The outcome of the March 2006 meeting was a decision to move this restructuring effort forward. A Streamlining Work Group was formed at the end of that session to draft a Five Year Vision and Mission Statement for such an initiative and outline the contents of a proposed high level national streamlining conference to be held in Washington, D.C., in the fall/winter of 2006 to take further steps to provide a formal framework for fulfilling the groups proposed new scope, vision, and mission.


Participating in the above meeting and either joining or taking steps to join the expanded Alliance/National Partnership were the Urban Land Institute, Habitat for Humanity and the American Planning Association. Secretariat services to the Alliance and to the new proposed structure is being provided by former NCSBCS Executive Director, Robert Wible, who left the Conference to support this new expanded streamlining initiative.


In addition to planning out the above national conference and new vision, mission and scope for the Alliance, during 2006 Alliance members with funding from the U.S. Department of Housing and Urban Development, U. S. Department of Energy/Pacific Northwest National Laboratory and Hansen Information Technology Industries undertook several projects including:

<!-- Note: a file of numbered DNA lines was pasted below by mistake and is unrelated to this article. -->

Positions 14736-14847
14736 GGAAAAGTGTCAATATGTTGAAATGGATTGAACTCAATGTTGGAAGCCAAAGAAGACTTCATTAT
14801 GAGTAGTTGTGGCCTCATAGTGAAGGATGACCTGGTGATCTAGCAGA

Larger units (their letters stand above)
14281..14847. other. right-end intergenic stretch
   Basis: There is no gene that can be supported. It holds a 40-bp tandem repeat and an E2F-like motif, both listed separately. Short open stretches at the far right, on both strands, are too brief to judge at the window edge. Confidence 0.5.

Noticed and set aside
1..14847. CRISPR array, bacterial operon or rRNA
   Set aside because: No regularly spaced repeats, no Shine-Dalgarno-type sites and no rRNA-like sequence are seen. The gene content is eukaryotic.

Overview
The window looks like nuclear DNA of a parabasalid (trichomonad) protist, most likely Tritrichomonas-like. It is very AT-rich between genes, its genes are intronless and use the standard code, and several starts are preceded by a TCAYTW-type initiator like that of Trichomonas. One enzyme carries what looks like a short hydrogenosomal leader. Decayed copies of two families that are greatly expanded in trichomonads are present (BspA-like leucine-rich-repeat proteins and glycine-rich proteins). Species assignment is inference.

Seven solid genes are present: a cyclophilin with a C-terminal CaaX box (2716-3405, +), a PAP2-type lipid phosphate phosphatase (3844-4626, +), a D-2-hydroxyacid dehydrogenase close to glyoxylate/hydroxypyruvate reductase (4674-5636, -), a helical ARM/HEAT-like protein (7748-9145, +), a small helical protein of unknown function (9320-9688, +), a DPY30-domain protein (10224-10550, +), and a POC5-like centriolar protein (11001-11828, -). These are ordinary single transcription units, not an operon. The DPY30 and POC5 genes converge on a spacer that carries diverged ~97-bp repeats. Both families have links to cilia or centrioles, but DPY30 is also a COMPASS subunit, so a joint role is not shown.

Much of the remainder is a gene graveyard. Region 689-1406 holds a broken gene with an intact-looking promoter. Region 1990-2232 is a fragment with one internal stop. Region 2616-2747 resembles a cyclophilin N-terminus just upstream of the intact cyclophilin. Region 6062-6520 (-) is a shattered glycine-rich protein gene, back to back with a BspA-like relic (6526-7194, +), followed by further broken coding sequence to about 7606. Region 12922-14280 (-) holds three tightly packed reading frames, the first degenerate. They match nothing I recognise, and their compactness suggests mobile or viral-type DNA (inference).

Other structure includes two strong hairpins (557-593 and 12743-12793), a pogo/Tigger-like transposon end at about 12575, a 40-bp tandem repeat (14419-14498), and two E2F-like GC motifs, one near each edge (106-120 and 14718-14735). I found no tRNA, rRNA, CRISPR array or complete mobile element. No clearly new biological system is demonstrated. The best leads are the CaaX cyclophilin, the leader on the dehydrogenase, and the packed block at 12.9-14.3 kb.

The remainder of this paper outlines that Vision and Mission for the Governors, Mayors and County Administrators consideration and support. Additional background materials on both the Alliance and the proposed new National Partnership, including a copy of this CD-ROM report, are being posted to a new streamlining website for the partnership --


That site will include detailed information on the proposed National Streamlining Conference that is also described on this CD-ROM.


A list of Alliance partners in 2005 and in 2006 is provided on this CD-ROM.



Proposed Partnership’s Five-Year Vision Statement:

The Proposed Accomplishments of the National Streamlining Initiative by July 2011


Problem Statement:


In the United States today, regulations governing the design and construction of buildings contribute up to 20% of the cost of construction. Where they are effectively and efficiently enforced, building codes and standards can assure adequate public safety and stimulate economic development in our nation.


Where they are not:







Further complicating matters is the fact that the regulation of the design and construction of buildings is carried out by approximately 40,000 different jurisdictions, most of which operate using processes and administrative procedures little changed in over 50 years and enforce literally thousands of variations in the content of their construction codes.